Mel Broughton denies conspiracy to commit arson
DNA evidence in the case against a man accused of fire-bombing Oxford University is "unreliable", a forensic expert has told Oxford Crown Court.
Mel Broughton, 48, of Northampton, denies carrying out two petrol bombs at Queen's College in November 2006 and failed attacks in February 2007.
The prosecution alleges a tiny DNA sample found on an unexploded device matches Mr Broughton's DNA profile.
But Dr Alan Jamieson said testing such small samples could be "misleading".
The case centres on a tiny DNA sample found on an unexploded device at Templeton College in February 2007, and the defence case is that "Low Copy Number" DNA samples are unreliable.
Defence witness Dr Alan Jamieson told the jury that he has "long-standing and well recognised" expertise in forensic evidence.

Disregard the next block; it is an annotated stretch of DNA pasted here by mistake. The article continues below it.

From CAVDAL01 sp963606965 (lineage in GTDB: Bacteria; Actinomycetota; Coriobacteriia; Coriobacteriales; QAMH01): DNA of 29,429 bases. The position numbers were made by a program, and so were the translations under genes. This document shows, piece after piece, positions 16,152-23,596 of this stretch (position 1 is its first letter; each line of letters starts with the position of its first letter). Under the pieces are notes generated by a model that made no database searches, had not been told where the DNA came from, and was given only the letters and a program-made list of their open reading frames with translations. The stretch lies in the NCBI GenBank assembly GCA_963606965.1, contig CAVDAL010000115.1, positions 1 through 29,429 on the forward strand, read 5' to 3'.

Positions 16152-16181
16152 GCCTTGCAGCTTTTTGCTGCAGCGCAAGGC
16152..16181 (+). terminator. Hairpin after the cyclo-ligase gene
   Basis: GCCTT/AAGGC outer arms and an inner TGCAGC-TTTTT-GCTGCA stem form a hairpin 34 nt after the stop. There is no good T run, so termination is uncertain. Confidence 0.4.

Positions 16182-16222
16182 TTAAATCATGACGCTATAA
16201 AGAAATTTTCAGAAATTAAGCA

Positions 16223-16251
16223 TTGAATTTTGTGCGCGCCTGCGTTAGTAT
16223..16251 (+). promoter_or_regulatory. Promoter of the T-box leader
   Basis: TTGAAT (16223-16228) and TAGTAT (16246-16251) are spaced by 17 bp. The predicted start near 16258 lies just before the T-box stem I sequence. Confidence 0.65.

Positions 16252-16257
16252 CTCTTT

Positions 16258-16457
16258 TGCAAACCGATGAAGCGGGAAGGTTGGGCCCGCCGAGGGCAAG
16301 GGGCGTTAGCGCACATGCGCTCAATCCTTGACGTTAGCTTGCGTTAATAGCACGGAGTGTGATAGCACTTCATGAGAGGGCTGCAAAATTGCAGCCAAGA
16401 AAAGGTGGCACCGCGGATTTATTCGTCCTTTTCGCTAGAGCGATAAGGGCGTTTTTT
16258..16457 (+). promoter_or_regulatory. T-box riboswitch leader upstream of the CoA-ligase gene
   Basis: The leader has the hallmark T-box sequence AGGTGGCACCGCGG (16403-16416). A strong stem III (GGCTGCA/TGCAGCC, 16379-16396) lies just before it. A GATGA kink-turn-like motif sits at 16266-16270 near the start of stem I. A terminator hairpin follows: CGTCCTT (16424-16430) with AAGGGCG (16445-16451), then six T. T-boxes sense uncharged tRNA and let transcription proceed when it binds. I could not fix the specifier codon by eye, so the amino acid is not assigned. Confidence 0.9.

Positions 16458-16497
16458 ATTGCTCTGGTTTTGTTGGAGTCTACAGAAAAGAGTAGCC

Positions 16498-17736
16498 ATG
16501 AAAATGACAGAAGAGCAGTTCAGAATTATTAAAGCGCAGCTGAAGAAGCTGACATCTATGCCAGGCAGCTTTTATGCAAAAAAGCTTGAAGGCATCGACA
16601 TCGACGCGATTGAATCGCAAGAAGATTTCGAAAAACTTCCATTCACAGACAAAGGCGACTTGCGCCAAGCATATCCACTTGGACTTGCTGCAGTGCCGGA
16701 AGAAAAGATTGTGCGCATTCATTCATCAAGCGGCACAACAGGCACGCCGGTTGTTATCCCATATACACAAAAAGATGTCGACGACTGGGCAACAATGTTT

Dr Jamieson gave evidence in the Omagh Bomb trial resulting in an acquittal, the court heard.
Dr Jamieson told the jury that tests carried out on DNA samples taken from a match, found on one of the devices, were in his opinion "a complete waste of time" and "potentially misleading".
But the prosecution barrister Mr Moore said that because Dr Jamieson was "not in a laboratory, doing day to day tests", he had "limited forensic experience".
Mr Broughton was said to be the leading figure of animal rights group Speak, which started in 2004 in protest at plans to build an animal testing research laboratory in Oxford.
He is charged with one count of conspiracy to commit arson and one count of possession of an article or articles with intent to destroy or damage property.
He denies all the charges against him.
The case continues.